Penny Pinching for Hobbyist Developers

Posted by Phil on February 28, 2017

My friend and work colleague drew my attention to a recent Scott Hanselman blog post last week about "Penny Pinching in the Cloud", in which Scott looks at how best to economise on your Azure-hosted sites and which plans make the most sense for the applications / sites you run.

Scott points out that he has a lot (like, a lot) of sites that he's running under the S1 - Standard plan. For the roughly 20 different sites he's running, he's paying around USD $70.00 per month. If your data centre is based out of the US, then that's about bang on the Azure estimates. There are a couple of issues with that ballpark though:

  • It assumes pricing for US residents with US-centric data centres
  • It assumes a scale of operation that is typically well beyond the average hobby developer / personal site enthusiast

For example, if I look at that same service tier, but based out of Azure's Australia Southeast (since I'm in New Zealand and it makes more sense to locate my services closer to home) and change the currency to New Zealand Dollars, suddenly I'm looking at a monthly bill of around NZD $140.00 per month. That's a hell of a difference. And even if it was still $70, I'm not sure I can really justify that degree of outgoings on sites that often aren't intended to earn me much (or any) money.

My own personal site, for example, is run totally ad-free at my own expense. I have a couple of other things I'm working on as side projects. This site has quite a few images stored locally and of course I have a SQL Server database backing on to it. The other sites range from .net core sandbox sites to pro-bono community stuff and some education and engagement ideas. So the costs start to tick upwards quickly, depending on traffic.

Even dropping back to Azure's Basic - B1 tier, I'm still in the gun for around $80 - $100 NZD per month. I can drop back further to a Shared instance, which would ballpark my sites at around NZD $20 per month but that's a per site cost; not a total cost, so there's a break-even point at around 4 - 5 sites before I'm actually paying even more per month than I would be on one of the higher tiers.

Then there's the question of resources. At a Basic tier, I'll get 1.75Gb of RAM with 1 core and 10Gb of disk space to play with. That's nuts. That's all I get for $100 per month?! Insane. Unless I plan to somehow monetise one or more of my applications, this pricing just does not scale for my purposes. Azure is not the solution for me.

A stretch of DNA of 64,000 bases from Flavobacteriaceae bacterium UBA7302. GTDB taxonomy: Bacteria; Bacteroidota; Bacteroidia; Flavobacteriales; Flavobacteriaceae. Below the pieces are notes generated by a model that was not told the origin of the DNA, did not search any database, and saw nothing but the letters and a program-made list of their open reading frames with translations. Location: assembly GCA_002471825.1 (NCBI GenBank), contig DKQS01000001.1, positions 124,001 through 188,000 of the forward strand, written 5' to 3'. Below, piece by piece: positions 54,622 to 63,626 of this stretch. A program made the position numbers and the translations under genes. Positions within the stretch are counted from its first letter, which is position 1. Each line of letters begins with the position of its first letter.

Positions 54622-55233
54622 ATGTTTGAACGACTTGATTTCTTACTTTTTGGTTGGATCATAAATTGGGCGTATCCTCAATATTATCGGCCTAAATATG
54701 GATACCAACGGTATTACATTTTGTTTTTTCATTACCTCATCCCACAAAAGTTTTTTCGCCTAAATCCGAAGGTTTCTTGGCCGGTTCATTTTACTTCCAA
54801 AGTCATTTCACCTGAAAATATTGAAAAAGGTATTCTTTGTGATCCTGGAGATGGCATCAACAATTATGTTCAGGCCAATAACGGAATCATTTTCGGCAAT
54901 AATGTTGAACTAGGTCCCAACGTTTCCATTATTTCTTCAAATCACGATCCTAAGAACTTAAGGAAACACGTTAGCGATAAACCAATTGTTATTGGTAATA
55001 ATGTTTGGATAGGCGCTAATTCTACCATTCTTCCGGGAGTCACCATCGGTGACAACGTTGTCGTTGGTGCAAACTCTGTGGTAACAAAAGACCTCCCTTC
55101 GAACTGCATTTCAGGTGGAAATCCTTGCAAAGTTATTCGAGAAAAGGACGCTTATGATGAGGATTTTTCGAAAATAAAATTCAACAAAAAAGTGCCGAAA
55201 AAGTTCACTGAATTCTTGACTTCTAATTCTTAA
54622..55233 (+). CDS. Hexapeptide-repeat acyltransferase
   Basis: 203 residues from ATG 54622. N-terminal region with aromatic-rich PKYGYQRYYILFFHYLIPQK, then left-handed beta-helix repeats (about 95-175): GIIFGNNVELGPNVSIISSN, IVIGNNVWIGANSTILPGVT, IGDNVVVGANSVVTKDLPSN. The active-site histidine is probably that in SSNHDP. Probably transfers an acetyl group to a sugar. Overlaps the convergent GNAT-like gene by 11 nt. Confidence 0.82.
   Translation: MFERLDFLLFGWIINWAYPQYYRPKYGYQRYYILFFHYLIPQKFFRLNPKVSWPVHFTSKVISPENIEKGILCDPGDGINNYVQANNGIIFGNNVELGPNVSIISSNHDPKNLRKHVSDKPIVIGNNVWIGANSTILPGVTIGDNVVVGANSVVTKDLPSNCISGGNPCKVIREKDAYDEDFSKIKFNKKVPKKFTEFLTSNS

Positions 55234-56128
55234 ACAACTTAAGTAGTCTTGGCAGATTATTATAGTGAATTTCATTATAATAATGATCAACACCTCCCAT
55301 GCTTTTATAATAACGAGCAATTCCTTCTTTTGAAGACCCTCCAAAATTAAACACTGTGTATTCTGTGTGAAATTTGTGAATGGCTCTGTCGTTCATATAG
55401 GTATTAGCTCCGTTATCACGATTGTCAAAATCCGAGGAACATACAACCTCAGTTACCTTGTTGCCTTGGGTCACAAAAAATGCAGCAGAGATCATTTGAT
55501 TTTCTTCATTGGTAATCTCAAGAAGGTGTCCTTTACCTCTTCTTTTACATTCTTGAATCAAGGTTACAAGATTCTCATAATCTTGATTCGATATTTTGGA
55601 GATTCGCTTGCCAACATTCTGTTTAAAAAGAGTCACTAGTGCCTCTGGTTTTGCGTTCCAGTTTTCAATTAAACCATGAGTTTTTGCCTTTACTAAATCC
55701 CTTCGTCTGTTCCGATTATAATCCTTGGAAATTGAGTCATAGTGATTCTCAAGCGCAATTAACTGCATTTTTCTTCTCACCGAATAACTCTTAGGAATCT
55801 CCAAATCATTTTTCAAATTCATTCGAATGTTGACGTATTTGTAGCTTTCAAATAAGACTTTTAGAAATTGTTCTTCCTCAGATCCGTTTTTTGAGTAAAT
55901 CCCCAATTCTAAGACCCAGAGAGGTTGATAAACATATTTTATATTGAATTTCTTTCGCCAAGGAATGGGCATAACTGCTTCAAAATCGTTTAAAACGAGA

So what's my better option, then?

Azure is not the solution for me.

Well there are a few. I have reasonably cheap options with the likes of IX Web Hosting for example, which offers 3 dedicated IPs with unlimited shared hosting resources. At USD $4.50 per month that's a pretty good price! It does mean that I don't have full control over the framework versions and other back end options such as database types, but at that price it's a pretty reasonable trade-off.

But if I want full control over a web server so that I manage everything, Togglebox offer ridiculously competitive pricing for Virtual Private Server (VPS) options. Let's work out what I want using their calculator:

I want to host a handful of sites that expect low yield traffic - maybe around 50 - 100 visits per day. So I don't need a massively powerful machine. 2 cores should do it. I'll want a reasonable amount of RAM since I'm running a couple of resource-eager services, so I think 8Gb would be best. And finally, I'm going to need to install all my own services and frameworks, so disk space is important. I'll want to get at least 80Gb to start with, I think.

Based on those criteria, Togglebox's calculator estimates I'd be spending around USD $30 per month. That's about $40 in New Zealand dollars. That's perfect!

The bonus here is that I can secure my sites for free with Let's Encrypt, I can install PostgreSQL for my .net core applications, which again is free and I have full control over the .Net framework versions I'm running without having to pay for the additional stuff that adds no value for me. The downside is I have more manual configuration and management to take care of.

 

Everyone's circumstances and needs are obviously different. This is absolutely not some sort of "Azure sucks! Don't use it!" post, because that's ridiculous. Azure offers a superb suite of services and makes a very competitive story for businesses and organisations with the scale to operate at the price points it sets. But for people who are just dabbling or don't want to work at those scales, virtual private server or shared hosting options are still the better way to go.

Shopping around can save a lot of cost and provide the sort of autonomy that is its own reward.